Apple’s iPhone 12 range has been revealed in detail and it brings several compromises which might put you off upgrading. But if you’re still on the fence, the first iPhone 13 information should convince you to save your money.
Just days before the iPhone 12 big reveal, respected industry insiders Jon Prosser, Ice Universe and Ross Young have all revealed Apple is set to make the design and display changes everyone wanted for the iPhone 12 series.
Both Prosser and Ice Universe agree that Apple will finally reduce the size of the notch with iPhone 13. That said, they disagree on how this will be done. Ice Universe states that Apple will make it shallower (vertically) while Prosser understands that Apple will make it shorter (horizontally). The disagreement likely stems from Apple having multiple prototypes at this stage of development, something that has caused confusion before. Either way, it’s a win.
Building on this, display specialist Ross Young reveals the iPhone 13 will reintroduce Touch ID (likely in-display and pandemic driven) alongside Face ID, come with larger camera sensors than the iPhone 12 models and adopt LTPO panels. LTPO is extremely power efficient and was expected to enable 120Hz ProMotion displays on the iPhone 12 line-up, but Samsung reserved all available stock for its Galaxy Note 20 Ultra this year and ProMotion was scrapped. The iPhone 13 will fix this.
A further inevitable benefit will be 5G. While the iPhone 12 line-up all have 5G, speeds will be limited outside the US due to high pricing and restricted availability. Expect 5G modems to be cheaper,
Twitter bots play little to no role in shaping the vaccine discourse among Twitter users in the United States, according to a study published by researchers from the University of Sydney.
Less than 4% of anti-vaccine misinformation that is exposed to Twitter users come from bots, with the remainder coming from human-to-human interactions, the study found.
The study examined the Twitter activity of over 53,000 randomly selected users based in the United States and monitored their interactions with vaccine-related tweets from 2017 to 2019. These users were distributed across the United States with the most common user locations being California, New York, and Texas, which accounted for 12.3%, 9.2%, and 9.1% of the selected Twitter users, respectively.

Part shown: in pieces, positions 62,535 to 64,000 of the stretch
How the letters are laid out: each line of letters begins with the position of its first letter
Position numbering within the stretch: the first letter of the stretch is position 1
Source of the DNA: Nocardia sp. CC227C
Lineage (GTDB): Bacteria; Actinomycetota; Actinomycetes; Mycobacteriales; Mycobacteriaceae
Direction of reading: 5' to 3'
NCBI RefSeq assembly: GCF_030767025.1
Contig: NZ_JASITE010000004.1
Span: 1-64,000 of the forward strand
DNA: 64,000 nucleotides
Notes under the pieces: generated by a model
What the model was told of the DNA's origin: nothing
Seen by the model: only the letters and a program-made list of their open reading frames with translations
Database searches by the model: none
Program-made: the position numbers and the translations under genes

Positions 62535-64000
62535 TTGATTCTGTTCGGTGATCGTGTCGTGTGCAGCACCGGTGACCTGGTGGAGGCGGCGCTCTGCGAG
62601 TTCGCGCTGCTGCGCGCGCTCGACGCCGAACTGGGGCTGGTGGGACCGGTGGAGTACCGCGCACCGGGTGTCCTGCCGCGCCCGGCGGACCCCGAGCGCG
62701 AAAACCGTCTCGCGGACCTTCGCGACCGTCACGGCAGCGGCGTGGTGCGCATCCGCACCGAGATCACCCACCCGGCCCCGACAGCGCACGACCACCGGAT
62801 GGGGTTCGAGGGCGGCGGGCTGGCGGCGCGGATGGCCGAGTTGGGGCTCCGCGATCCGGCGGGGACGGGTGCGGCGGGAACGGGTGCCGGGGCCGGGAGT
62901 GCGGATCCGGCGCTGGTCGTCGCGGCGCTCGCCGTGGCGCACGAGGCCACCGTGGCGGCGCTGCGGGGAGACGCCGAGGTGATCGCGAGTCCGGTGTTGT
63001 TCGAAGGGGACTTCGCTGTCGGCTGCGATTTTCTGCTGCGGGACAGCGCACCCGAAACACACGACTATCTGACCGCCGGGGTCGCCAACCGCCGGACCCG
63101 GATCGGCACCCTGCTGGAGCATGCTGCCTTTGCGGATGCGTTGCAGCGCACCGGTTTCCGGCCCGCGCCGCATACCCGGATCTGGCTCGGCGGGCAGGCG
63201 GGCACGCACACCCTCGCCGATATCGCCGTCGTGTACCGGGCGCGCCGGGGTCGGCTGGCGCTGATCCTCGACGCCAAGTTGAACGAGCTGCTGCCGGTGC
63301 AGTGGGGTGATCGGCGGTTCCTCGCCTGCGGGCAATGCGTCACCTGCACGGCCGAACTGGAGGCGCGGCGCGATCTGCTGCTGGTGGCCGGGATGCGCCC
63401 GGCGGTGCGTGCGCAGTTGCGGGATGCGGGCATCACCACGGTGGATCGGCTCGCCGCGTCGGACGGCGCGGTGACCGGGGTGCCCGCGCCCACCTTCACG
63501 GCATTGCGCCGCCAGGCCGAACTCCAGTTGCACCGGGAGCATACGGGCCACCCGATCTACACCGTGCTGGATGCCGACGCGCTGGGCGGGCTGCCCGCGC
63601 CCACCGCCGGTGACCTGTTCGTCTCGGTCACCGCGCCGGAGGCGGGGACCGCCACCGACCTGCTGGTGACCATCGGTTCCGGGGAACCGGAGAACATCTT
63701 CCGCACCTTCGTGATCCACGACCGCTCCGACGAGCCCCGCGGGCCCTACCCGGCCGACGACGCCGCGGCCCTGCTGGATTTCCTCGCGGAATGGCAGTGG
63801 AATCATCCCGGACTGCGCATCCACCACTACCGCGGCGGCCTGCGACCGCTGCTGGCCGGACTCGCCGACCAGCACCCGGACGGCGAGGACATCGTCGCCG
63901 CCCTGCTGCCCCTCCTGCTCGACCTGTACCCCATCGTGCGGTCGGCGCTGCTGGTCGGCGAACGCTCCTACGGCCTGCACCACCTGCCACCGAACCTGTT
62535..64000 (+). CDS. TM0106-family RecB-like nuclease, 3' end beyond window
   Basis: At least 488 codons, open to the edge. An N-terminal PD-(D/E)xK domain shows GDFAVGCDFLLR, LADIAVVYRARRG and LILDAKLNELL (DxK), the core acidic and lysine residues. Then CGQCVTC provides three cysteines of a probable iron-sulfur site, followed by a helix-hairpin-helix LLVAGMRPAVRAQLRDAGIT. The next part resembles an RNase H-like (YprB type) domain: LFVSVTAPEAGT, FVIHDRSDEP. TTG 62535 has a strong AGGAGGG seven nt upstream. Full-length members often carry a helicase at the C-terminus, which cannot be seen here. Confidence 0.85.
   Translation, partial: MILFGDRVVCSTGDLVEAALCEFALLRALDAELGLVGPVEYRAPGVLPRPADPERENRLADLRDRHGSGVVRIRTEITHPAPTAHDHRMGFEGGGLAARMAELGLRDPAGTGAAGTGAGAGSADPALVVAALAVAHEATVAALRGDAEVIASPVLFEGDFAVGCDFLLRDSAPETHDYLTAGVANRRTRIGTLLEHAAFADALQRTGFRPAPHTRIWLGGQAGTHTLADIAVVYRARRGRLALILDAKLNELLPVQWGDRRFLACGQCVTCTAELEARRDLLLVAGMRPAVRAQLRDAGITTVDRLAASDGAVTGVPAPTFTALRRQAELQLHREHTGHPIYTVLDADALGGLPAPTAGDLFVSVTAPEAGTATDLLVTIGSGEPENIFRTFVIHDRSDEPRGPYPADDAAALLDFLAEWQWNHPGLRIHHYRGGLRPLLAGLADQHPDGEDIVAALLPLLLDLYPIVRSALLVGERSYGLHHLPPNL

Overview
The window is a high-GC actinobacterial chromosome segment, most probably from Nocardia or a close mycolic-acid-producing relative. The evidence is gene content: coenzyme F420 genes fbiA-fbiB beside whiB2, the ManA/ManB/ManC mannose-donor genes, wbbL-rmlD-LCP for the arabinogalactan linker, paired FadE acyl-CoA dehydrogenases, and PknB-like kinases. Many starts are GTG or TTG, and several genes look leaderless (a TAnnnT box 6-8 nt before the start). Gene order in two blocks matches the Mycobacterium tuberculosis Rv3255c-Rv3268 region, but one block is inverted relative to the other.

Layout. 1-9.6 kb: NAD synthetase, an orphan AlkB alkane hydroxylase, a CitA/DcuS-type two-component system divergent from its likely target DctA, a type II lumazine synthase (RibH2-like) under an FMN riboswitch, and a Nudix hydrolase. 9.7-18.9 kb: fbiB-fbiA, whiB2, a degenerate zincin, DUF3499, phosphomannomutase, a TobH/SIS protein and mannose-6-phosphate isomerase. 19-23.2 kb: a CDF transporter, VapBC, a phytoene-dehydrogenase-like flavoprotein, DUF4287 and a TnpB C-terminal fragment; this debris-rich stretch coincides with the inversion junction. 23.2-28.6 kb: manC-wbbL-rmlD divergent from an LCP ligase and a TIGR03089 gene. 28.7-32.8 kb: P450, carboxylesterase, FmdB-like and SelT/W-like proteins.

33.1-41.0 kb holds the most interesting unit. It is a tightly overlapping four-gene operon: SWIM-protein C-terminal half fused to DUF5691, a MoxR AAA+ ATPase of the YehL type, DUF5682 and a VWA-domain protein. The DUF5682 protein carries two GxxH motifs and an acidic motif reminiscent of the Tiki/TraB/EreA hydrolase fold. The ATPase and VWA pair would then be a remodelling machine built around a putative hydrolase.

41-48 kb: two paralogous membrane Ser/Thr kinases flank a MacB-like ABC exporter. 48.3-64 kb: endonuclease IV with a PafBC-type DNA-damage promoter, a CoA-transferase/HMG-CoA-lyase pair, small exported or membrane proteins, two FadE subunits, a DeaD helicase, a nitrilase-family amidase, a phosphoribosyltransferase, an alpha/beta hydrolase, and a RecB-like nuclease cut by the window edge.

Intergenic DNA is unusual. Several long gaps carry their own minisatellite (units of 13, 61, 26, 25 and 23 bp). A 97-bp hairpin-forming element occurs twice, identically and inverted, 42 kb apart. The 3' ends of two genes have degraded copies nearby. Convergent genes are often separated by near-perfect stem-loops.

Combing through 20 million vaccine-related tweets, the researchers found that for most users, exposure to anti-vaccine content was relatively infrequent and exposure to bots that posted such content was even more infrequent. During the study’s two-year period, a typical user, on average, was exposed to 757 vaccine-related tweets, of which 27 included vaccine-critical content, and none were from bots.
Meanwhile, the results indicated that 36.7% of users posted or retweeted vaccine content. By comparison, only 4.5% of users retweeted an anti-vaccine tweet, with only 2.1% of users retweeting such content from a bot.
The key difference between this study and what has been done in the past, University of Sydney researcher Adam Dunn told ZDNet, is that it measures what people are looking at rather than just counting up what Twitter users are posting.
Other studies, like one performed by Carnegie Mellon University earlier this year, which found that almost half of the 200 million tweets posted about coronavirus from January to June were from bots, only focused on the amount of content created by bots.
Rather than counting the
Lawyers applying for a license to practice law in Washington, D.C., say a security lapse by the bar association exposed their application files, including their government-issued IDs and background checks.
Applicants said the District of Columbia Bar, which oversees the admissions and licensing for lawyers practicing in the U.S. capital, was storing the applications in an unprotected directory on its website.
The DC Bar did not respond to multiple emailed requests and a voicemail requesting comment prior to publication.
The security lapse was first disclosed in an August 26 email, obtained by TechCrunch, by an unnamed whistleblower who said they “reported this issue on three separate occasions” to the DC Bar, but that their email was not returned nor was the issue fixed. The email said that documents contained personal information like names, phone numbers, and email addresses, as well as Social Security number, the applicant’s full employment history, previous home addresses, and any disciplinary records.
The whistleblower said they began notifying news outlets “in a good faith effort to notify affected users and ensure the issue is fixed.” TechCrunch obtained the email from a pseudonymous Twitter account that goes by the handle Bar Exam Tracker.
The email said that the security lapse meant that applicants could still access their uploaded application files from the DC Bar website, even after they logged out. But because the application files followed a consistent naming scheme, anyone could access the application files of other applicants by incrementally changing the web address.
“The documents are publicly accessible merely by opening their addresses in a web browser, and are not protected by any authentication system,” the whistleblower’s email wrote.
Word of the security lapse quickly spread among some bar applicants. Two applicants, who agreed to be quoted but asked not to be named for